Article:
I keep most of my more valuable kit in a humidity-controlled cabinet (Wonderful Dry Case Company). An expensive solution, but right at the moment it's probably got $20,000+ worth of kit in it. Two Alpas is a good start...

    Cheers,

    Roger
     
  12. detune

    detune Member

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    Hey Roger, yeah that would make sense re the zoom's, the other photog on the night was telling me how they're not 100% sealed and the fact that they went from freezing in my bag (its winter in NZ) to steaming hot could've been a factor.. I'm really hoping for this but I've found some silica at home so I've stuck that in amongst the gear.

    I'd be keen as to leave the 24-70 with canon to get a clean and re calibrate but I'm off to NYC in early sept and can't risk them taking too long to get it back to me...
     
  13. Roger Hicks

    Roger Hicks Member

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    Remember that silicone needs to be reactivated when it is saturated. The advice is to heat it on an iron plate or shovel in the oven. The recommendation for iron is probably because you get a reaction with light alloy: I just don't know. Some silica gel has an indicator built in -- one colour for wet, one for dry, usually pinky-purple for wet, blue for dry.

    I really wouldn't worry about the streaming up all that much. I've had similar problems from time to time with various lenses and never felt the need to do anything. It's long-term storage in a humid environment that promotes fungus. Storage in a ZipLoc or similar sealed bag, with a silica gel bag or (as Claire suggested) oven-dried rice in a little cloth sachet, is probably the best when you're not using the kit for any length of time, or when you are travelling.

    Cheers,

    R.
     
  14. detune

    detune Member

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    Thanks Roger, I hope your right :smile: still, your words are putting me my mind to rest a bit, stressful time for me... see what happens!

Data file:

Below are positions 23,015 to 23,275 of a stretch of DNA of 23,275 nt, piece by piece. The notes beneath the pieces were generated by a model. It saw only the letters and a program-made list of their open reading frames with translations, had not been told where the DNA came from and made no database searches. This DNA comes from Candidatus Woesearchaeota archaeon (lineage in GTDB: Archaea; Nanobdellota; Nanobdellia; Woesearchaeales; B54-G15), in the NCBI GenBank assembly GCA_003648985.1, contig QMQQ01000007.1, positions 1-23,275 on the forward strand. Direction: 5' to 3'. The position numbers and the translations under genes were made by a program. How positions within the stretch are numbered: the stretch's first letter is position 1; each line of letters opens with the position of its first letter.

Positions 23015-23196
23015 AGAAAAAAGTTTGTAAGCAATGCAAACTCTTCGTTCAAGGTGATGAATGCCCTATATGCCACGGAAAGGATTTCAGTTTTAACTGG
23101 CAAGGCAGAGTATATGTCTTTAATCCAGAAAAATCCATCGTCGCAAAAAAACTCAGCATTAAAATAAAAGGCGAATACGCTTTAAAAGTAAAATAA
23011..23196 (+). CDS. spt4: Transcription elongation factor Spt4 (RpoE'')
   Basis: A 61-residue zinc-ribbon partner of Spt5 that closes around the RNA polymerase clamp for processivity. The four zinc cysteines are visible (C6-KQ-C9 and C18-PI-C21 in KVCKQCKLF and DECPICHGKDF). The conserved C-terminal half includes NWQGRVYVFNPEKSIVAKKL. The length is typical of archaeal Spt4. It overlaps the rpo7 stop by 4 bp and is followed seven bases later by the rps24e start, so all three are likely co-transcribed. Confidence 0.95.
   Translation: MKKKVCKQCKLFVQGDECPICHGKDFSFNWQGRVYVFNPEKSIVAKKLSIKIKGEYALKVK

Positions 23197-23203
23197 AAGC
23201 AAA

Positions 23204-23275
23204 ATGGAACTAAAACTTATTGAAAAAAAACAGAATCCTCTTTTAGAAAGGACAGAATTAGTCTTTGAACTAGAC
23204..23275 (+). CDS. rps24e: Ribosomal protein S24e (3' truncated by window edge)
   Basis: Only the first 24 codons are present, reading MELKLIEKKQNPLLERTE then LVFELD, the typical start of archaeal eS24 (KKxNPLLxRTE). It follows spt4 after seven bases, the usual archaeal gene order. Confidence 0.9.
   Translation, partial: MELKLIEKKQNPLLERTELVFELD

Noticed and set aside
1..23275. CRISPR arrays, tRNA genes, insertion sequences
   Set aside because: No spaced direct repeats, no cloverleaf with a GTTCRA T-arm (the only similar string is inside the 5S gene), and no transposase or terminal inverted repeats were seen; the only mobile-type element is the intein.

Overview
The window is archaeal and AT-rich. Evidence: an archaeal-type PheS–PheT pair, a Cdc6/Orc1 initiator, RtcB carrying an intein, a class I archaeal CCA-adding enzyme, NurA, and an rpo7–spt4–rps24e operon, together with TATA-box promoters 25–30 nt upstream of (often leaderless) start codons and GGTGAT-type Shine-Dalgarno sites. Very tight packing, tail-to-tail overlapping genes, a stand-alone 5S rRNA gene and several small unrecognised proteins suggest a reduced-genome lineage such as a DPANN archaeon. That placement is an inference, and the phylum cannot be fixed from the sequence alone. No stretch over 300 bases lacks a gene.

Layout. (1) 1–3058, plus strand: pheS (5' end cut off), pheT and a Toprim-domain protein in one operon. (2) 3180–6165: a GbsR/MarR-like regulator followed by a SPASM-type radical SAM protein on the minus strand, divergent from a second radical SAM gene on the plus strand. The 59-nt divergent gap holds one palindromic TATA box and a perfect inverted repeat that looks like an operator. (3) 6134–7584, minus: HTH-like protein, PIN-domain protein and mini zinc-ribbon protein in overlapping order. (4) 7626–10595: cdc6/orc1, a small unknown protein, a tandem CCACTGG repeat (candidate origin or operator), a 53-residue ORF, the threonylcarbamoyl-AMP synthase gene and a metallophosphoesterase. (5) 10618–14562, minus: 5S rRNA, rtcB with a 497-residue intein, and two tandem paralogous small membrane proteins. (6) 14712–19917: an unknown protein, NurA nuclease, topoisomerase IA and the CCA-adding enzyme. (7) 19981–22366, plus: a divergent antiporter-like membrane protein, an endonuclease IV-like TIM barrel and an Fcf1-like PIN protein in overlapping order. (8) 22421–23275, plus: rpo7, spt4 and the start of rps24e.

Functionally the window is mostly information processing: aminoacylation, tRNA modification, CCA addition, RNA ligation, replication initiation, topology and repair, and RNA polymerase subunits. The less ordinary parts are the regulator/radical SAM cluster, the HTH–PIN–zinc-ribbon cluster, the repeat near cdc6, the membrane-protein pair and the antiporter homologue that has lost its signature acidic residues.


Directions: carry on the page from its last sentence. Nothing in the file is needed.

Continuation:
15. Dave Parker

    Dave Parker Inactive

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    Roger,

    The information I posted came directly from our Canon represenative when I worked at the local pro photo store, he told us that anytime a L lens exhibits moisture problems it needs to be sent to Canon to be repaired because of a breech in the seals.

    Take it for what it is, I have a tendancy to believe the people who make the lens over the speculation of those shooting them, I have shot the L lenses in temps down to 40 below in the rockies here, and gone it an out of warming shacks during the winter and never had any moisture problems.

    Dave
     
  16. Roger Hicks

    Roger Hicks Member

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    Fair enough, Dave -- though to be honest, I'd trust your anecdotal evidence a lot further than I'd trust the average rep. Some are technically knowledgeable; some aren't. Like the Jaguar tech rep who tried to persuade me that a V6 is inherently smoother than a straight six.

    Cheers,

    Roger
     
  17. detune

    detune Member

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    Hey Dave, hope you don't mind the question... Seal repair is going to be painful to my wallet isn't it?

    I just dont understand how 2 of my L lens could do this. One maybe but 2 of them seems odd. I kinda hoped I'd pay the cost of an L to have less issues!
     
  18. Dave Parker

    Dave Parker Inactive

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    Hi,

    My suggestion would be to email canon service describe whats happening and let them tell you what you need to do, that way you know for sure..and they should be able to let you know approx what a repair would cost, as Roger said the rep may have been blowing smoke...so it would be best to get the info straight from the horses mouth...

    Dave
     
  19. detune

    detune Member

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    sounds like good advice, might have to give them a call on Monday...

    Thanks all for your help :smile: